IPHS 300: Artificial Intelligence for the Humanities: Text, Image, and Sound

Document Type

Article

Publication Date

Fall 2019

Abstract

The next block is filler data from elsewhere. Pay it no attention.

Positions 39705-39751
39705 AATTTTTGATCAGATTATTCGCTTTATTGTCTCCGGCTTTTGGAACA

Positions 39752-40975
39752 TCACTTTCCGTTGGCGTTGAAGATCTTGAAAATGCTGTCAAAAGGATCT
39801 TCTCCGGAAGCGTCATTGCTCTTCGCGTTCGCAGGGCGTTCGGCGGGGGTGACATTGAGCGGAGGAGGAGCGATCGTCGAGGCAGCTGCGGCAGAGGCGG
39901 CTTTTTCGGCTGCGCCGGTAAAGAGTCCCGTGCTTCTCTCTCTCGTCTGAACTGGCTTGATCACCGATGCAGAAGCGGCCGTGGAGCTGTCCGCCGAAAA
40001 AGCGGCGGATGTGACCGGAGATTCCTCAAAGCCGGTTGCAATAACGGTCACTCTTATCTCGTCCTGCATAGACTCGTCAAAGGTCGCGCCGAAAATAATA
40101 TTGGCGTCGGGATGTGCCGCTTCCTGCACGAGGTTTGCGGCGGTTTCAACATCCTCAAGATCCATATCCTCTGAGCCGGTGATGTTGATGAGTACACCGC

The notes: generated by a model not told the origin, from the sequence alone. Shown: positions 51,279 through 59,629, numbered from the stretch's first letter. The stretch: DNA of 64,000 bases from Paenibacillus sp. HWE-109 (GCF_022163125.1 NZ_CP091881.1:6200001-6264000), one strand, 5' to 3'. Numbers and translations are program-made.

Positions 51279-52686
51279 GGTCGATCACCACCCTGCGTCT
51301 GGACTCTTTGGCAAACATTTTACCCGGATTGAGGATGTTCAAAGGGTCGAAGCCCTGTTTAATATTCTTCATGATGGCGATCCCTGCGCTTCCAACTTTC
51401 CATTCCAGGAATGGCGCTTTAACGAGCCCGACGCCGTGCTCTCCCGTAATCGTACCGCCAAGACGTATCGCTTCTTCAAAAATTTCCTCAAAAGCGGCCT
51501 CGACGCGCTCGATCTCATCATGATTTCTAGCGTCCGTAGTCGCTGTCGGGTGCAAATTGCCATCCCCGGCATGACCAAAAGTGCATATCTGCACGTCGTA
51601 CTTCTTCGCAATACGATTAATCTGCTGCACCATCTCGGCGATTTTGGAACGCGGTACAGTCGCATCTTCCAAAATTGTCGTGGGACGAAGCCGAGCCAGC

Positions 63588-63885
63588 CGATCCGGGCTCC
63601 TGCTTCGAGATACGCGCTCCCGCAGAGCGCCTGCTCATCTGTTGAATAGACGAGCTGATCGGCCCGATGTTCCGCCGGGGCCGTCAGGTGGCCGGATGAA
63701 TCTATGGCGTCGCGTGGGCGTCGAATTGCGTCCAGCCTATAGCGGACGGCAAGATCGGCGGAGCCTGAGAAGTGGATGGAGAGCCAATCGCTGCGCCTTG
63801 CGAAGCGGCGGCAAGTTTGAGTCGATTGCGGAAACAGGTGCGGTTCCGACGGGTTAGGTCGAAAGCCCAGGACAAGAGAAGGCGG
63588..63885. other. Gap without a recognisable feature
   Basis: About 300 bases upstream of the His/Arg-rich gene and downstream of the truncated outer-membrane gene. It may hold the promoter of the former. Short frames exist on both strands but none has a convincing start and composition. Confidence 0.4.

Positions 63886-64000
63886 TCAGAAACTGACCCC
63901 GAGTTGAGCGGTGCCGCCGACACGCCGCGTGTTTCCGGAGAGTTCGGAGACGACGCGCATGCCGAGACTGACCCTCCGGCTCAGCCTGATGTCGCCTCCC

For my final project in AI for the Humanities, I knew that I wanted to examine the creative role of translators in classic literature. I ran three different translations of Homer’s The Odyssey through Syuzhet.R, a sentiment analysis tool that has grown increasingly popular in the Digital Humanities field. Syuzhet tracks the emotional arc (also called “emotional valence”) of a text by giving each word a different score. For example, on a scale of -1 to 1, “terrible” might score -1 and “amazing” might score 1. A more neutral word like “okay” would score closer to 0. I chose translations by Alexander Pope, Samuel Butler, and Emily Wilson, published in 1725, 1900, and 2017 respectively. I wanted to explore how the translators’ working in different time periods and having different life experiences might affect their interpretations of the text.

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